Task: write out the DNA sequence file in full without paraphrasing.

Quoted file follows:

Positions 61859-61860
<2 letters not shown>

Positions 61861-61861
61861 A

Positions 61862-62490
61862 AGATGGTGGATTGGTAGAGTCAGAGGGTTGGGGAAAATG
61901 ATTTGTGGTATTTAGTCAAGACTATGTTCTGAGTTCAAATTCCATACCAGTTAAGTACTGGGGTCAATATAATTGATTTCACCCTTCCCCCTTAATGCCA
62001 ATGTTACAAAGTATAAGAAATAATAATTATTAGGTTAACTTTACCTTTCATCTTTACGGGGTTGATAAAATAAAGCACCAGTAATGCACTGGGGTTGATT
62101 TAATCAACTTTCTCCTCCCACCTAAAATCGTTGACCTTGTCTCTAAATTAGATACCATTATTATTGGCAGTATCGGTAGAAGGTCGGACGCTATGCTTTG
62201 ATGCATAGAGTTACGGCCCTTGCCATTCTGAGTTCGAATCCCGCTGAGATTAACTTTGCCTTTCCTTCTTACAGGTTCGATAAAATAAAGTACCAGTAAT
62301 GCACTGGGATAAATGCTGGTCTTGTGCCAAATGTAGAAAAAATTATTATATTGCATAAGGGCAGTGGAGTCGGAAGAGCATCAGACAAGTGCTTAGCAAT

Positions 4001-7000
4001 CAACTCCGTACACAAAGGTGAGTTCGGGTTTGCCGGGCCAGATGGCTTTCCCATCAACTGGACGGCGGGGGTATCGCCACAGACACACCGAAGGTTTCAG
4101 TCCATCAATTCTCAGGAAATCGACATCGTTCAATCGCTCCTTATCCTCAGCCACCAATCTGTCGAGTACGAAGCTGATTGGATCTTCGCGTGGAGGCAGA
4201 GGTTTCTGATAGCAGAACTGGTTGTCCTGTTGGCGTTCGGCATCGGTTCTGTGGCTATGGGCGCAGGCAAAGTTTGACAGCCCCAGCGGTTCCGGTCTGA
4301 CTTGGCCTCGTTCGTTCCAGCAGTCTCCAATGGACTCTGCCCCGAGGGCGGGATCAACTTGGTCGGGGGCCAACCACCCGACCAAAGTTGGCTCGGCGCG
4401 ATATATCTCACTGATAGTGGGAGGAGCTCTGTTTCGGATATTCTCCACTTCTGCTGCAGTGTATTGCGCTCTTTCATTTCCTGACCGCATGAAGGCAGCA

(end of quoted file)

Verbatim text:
Positions 61859-61860
<2 letters not shown>

Positions 61861-61861
61861 A

Positions 61862-62490
61862 AGATGGTGGATTGGTAGAGTCAGAGGGTTGGGGAAAATG
61901 ATTTGTGGTATTTAGTCAAGACTATGTTCTGAGTTCAAATTCCATACCAGTTAAGTACTGGGGTCAATATAATTGATTTCACCCTTCCCCCTTAATGCCA
62001 ATGTTACAAAGTATAAGAAATAATAATTATTAGGTTAACTTTACCTTTCATCTTTACGGGGTTGATAAAATAAAGCACCAGTAATGCACTGGGGTTGATT
62101 TAATCAACTTTCTCCTCCCACCTAAAATCGTTGACCTTGTCTCTAAATTAGATACCATTATTATTGGCAGTATCGGTAGAAGGTCGGACGCTATGCTTTG
62201 ATGCATAGAGTTACGGCCCTTGCCATTCTGAGTTCGAATCCCGCTGAGATTAACTTTGCCTTTCCTTCTTACAGGTTCGATAAAATAAAGTACCAGTAAT
62301 GCACTGGGATAAATGCTGGTCTTGTGCCAAATGTAGAAAAAATTATTATATTGCATAAGGGCAGTGGAGTCGGAAGAGCATCAGACAAGTGCTTAGCAAT

Positions 4001-7000
4001 CAACTCCGTACACAAAGGTGAGTTCGGGTTTGCCGGGCCAGATGGCTTTCCCATCAACTGGACGGCGGGGGTATCGCCACAGACACACCGAAGGTTTCAG
4101 TCCATCAATTCTCAGGAAATCGACATCGTTCAATCGCTCCTTATCCTCAGCCACCAATCTGTCGAGTACGAAGCTGATTGGATCTTCGCGTGGAGGCAGA
4201 GGTTTCTGATAGCAGAACTGGTTGTCCTGTTGGCGTTCGGCATCGGTTCTGTGGCTATGGGCGCAGGCAAAGTTTGACAGCCCCAGCGGTTCCGGTCTGA
4301 CTTGGCCTCGTTCGTTCCAGCAGTCTCCAATGGACTCTGCCCCGAGGGCGGGATCAACTTGGTCGGGGGCCAACCACCCGACCAAAGTTGGCTCGGCGCG
4401 ATATATCTCACTGATAGTGGGAGGAGCTCTGTTTCGGATATTCTCCACTTCTGCTGCAGTGTATTGCGCTCTTTCATTTCCTGACCGCATGAAGGCAGCA